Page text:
Tuesday, August 30, 2011

Rains Bring Wildflowers - Part II

A few more of my "favorite" wildflower photos:

Western Coral Bean

Arizona Thistle

Canyon Morningglory

Desert Globe Mallow

prairie Zinnia

Blue Bonnet Lupine

Mexican Poppies

Monday, August 29, 2011

Rains Bring Wildflowers

Southern Arizona's monsoon rains also bring out a second season for wildflowers. They are more abundant in the mountain ranges. So, I thought I would share some wildflower photos with you today:

My favorite: the Dandilion Puffball

Ivyleaf Morningglory: One of my few "Fine Art" photographs

Mexican Hat Coneflower


Field of Wildflowers

Water Lilly

Spider Plant

Prickly Poppy

Mexican Bird of Paradise

Sunday, August 28, 2011

Rains bring Butterflies

One of the benefits of the monsoon rains are the butterflies. Butterfly season is primarily August to October. Although, we get butterflies year round, it peaks during this time. Here are soon of the frequent visitors to The Azure Gate:

Giant Swallowtail

Elada Checkerspot

Empress Elilia

Frigga's Fritillary

Tropical Buckeye

Two Tailed Swallowtail
Queen Butterfly

Pipevine Swallowtail

Mexican Yellow Sulphur

Saturday, August 27, 2011

The Bats Have Arrived

The bats have arrived!! And I don't just mean the Seattle Mariners. Each year about this time the Mexican Long Nose and Mexican Long Tongue bats migrate through with a six week stop at The Azure Gate. I always know when they arrive because they drain all the hummingbird feeders each night. It is an amazing "circus act" to watch as they bounce around from feeder to feeder staying only for a split second at each. One year we had 30-40 of them. I don't think there are as many this year -- well, yet anyway. They cause me to have to clean and fill all the feeders each day instead of every three days. But, they are fascinating to watch. In addition to the nectar bats, we get insect eating bats as well. Now, for those who don't like bats, here is a "comforting" statistic. Every year in the United States, bats consume 300,000 tons!!!! of insects. That's a lot of bugs. Almost makes you want bats as pets to eat those pests. Here are a few photos:

Fringed Myotis

Mexican Long Nosed Bat

Mexican Long Tongued Bat

Mexican Long Tongued Bat

Mexican Long Tongued Bat

Friday, August 26, 2011

More from the Chiricahua's: Coues White Tailed Deer

Just after finding the Black Bear, I came across a Coues (pronounced "cows") White Tailed Doe with her Fawn. The Coues is the smallest deer in America and only resides in Southern Arizona.  In the first photo you can tell how small the fawn is (although I saw a smaller one a month ago in this same vicinity).

Thursday, August 25, 2011

Another Visit to the Chiricahua's -- another Black Bear

From Lake Cochise I headed over to the Southeast part of Chiricahua Mountains (the Cave Creek area near Portal). And another successful trip. Fires have driven the bears down from the mountain tops to areas more accessible to hikers and photographers. After the monsoon rains new life begins: saplings grasses, berries etc. Areas along roads get more sun, hence more of this "smorgasbord" dinner for the bears. Water from the flooding creates "trenches" along the road too. These trenches collect leaves. The dampness from the water and the leaves in the trenches create a perfect climate for insects, grubs, worms, etc. Voila, a vegetarian becomes an omnivore. I walked with this young two year old (maybe 200 pounds) for about 30 minutes.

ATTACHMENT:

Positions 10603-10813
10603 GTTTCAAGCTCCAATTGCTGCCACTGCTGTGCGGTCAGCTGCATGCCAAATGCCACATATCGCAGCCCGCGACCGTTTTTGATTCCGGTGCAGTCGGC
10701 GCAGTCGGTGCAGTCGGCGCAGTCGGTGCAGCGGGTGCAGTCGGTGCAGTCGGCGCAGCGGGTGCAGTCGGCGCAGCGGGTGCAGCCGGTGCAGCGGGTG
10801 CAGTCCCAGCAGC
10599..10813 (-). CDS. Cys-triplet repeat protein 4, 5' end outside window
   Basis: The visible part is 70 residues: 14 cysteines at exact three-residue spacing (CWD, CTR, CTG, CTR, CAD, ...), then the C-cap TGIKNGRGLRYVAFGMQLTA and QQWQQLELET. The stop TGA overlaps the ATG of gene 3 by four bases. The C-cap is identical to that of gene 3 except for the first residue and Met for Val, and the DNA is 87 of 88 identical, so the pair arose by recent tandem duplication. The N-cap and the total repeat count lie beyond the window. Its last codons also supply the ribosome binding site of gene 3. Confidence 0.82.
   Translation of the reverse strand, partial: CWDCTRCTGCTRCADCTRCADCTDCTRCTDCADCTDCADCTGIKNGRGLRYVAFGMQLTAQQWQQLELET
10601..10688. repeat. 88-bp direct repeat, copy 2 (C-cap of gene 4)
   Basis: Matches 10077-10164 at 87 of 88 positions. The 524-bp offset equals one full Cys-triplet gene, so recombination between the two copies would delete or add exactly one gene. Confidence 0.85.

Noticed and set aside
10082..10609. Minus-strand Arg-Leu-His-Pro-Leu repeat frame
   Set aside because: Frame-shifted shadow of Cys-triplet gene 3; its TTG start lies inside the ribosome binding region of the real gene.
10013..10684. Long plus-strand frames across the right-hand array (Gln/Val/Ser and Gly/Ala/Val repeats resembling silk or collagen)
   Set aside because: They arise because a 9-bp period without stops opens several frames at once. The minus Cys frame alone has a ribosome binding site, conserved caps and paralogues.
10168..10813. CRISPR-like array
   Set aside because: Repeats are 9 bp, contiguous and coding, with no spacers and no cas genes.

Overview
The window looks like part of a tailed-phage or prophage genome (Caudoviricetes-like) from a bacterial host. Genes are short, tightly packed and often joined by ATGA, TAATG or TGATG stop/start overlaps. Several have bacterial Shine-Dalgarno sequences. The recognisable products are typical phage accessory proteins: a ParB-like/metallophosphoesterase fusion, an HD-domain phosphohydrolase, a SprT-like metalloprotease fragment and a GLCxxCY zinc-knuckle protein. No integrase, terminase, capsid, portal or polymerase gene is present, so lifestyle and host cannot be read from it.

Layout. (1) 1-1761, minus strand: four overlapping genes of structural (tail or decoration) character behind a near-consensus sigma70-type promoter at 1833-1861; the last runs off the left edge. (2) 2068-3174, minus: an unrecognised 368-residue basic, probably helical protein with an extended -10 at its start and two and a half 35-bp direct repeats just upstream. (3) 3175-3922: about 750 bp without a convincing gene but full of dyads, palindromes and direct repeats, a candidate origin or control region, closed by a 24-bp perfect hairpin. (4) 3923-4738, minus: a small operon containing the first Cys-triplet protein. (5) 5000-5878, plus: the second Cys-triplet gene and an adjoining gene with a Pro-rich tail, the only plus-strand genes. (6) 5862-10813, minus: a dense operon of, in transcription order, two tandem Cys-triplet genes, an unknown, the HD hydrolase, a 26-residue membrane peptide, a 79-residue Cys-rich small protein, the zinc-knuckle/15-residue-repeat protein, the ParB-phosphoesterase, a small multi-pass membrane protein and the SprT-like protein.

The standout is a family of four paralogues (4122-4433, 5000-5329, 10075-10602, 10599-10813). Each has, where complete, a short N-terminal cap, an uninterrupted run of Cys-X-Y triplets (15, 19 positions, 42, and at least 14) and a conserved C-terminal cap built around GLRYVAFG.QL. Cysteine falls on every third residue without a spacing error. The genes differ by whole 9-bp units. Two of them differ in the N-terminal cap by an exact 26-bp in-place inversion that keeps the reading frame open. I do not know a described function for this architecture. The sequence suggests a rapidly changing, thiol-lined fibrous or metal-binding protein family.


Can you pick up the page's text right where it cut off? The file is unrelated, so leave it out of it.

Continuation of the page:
Here are a few photos from this trip:

Black Bear looking for grubs.

Black Bear finding grubs.

Black Bear heading over to a campground (which was closed -- well to humans, anyway).

Black Bear in Campground looking for protein.

Black Bear walking toward me.

Black Bear getting a little too close.

At this point I started slowly backing up. I got the message -- and, so did he. He stopped and I continued to slowly back away, leaving the area to him.  Black Bears are a joy to watch --- and photograph.

Wednesday, August 24, 2011

Lake Cochise

Yesterday I headed out to Lake Cochise looking for the TriColored Heron that had been reported there. When I arrived I found the area flooded, making it very difficult to get to the pond where the Heron was seen. However, it was not a total loss at all. There were several Great Blue Herons, Black Necked Stilts, Long Billed Dowitchers, Sanderlings, Killdeer, Wilson's Phalaropes, and other shorebirds in the flooded fields. Here are some of the photos I snapped:

Black Necked Stilts in a flooded area

Black Necked Stilt on Lake Cochise

Black Necked Stilt on Lake Cochise

Black Necked Stilt with Long Billed Dowitchers


Long Billed Dowitchers


Monday, August 22, 2011

Life around The Azure Gate - II

Anna's Hummingbird is a resident hummingbird here at The Azure Gate -- and, there are many of them. They are often seen sitting in branches near their feeders, feeding, or chasing each other at the speed of light. Here are a few photos:

This is my favorite, a male Anna's yawning.

Another male showing how his gorget flares out.

This one taken during the "big" snow of February, 2007

Now the female Anna's

Here a female Anna's is feeding her two babies.

And, every once in a while a photo appears as fine art -- as in this case.